No, I think I know what happened, and it maintains my faith in conversation, in its inner logics, in the way even what seems to be mere banter can, if one has the right partners in the conversation and if the spirit of the questions is urgent but not adversarial, release a torrent of inspiration to dissolve even the most stubborn blocks. Blocks one may not even have known were there. I had my presentation ready (or so I thought). Slides all done, thoughts all considered, everything in order. But something was missing, and I found it, and neither I nor my friends knew what we were seeking on my behalf. Nor do I know what we might have been seeking on everyone else’s behalf as well.

Perhaps what I’m groping for here is the sense that fellowship is not merely about comfort or solace or like-mindedness, though it may be all those things. For me, on this day and on many days, fellowship in conversation grants insight. So I believe.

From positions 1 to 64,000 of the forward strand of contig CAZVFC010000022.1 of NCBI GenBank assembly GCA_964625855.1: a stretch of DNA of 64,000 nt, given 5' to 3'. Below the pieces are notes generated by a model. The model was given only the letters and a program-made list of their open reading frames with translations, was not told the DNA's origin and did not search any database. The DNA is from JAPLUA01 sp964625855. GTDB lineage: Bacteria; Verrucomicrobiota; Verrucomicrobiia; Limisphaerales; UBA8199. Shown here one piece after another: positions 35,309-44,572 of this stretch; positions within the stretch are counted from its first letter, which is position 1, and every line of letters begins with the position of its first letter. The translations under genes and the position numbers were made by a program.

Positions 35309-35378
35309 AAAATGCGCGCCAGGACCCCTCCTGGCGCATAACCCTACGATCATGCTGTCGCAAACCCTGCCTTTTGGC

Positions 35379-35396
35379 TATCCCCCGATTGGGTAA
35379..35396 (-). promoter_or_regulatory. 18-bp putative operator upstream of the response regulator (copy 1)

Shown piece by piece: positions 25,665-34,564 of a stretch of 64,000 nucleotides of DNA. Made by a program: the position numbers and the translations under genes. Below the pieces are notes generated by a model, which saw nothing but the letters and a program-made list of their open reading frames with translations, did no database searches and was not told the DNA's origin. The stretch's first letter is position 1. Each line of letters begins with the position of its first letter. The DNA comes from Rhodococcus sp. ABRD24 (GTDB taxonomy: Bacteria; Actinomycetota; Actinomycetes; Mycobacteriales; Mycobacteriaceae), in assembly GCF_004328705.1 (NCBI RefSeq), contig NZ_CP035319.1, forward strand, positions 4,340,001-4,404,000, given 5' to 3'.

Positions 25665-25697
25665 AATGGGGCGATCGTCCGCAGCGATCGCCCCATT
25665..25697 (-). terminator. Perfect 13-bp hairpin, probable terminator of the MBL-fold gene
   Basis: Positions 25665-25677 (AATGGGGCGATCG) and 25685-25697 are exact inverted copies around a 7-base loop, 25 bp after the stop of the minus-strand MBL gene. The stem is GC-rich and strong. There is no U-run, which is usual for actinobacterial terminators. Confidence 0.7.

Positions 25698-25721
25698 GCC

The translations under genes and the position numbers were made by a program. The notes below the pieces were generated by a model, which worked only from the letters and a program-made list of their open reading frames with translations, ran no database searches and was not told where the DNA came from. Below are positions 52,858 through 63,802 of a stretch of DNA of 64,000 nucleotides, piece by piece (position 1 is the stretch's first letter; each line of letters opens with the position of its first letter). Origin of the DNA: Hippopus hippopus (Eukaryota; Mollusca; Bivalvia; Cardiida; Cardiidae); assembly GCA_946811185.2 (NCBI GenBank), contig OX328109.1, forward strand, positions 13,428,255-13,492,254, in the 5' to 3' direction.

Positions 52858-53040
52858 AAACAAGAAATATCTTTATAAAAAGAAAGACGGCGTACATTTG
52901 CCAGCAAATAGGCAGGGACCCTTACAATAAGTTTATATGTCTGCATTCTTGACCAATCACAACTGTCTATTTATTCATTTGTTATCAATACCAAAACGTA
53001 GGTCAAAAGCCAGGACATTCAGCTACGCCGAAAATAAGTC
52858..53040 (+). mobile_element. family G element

Here’s the video of my talk, “No Digital Facelifts: Thinking the Unthinkable about Open Educational Experiences.” I thank my lunchtime companions for a gift they may not have known they were giving me: shared inquiry and transformative conversation.

Special thanks to Jim Groom for generously encouraging the Q&A during the time he was scheduled to speak–a gift I won’t soon forget.

Choice architecture and education

I’m working my way through Nudge: Improving Decisions about Health, Wealth, and Happiness. The book’s argument is fascinating and full of implications for education. I keep mapping the authors’ thoughts by analogy onto everything from curriculum to instructional design to advising to student life. So far they’ve not talked about any of these topics directly, but the ideas and examples they do discuss offer themselves readily to analogies in teaching, learning, and schooling generally. Although their advocacy of “libertarian paternalism” probably won’t please either the rigid high-stakes testers or the unschoolers, it does (so far) offer in my view a very interesting model for education that takes into account the need for expert understanding and guidance of the developing learner.

More thoughts as I move along.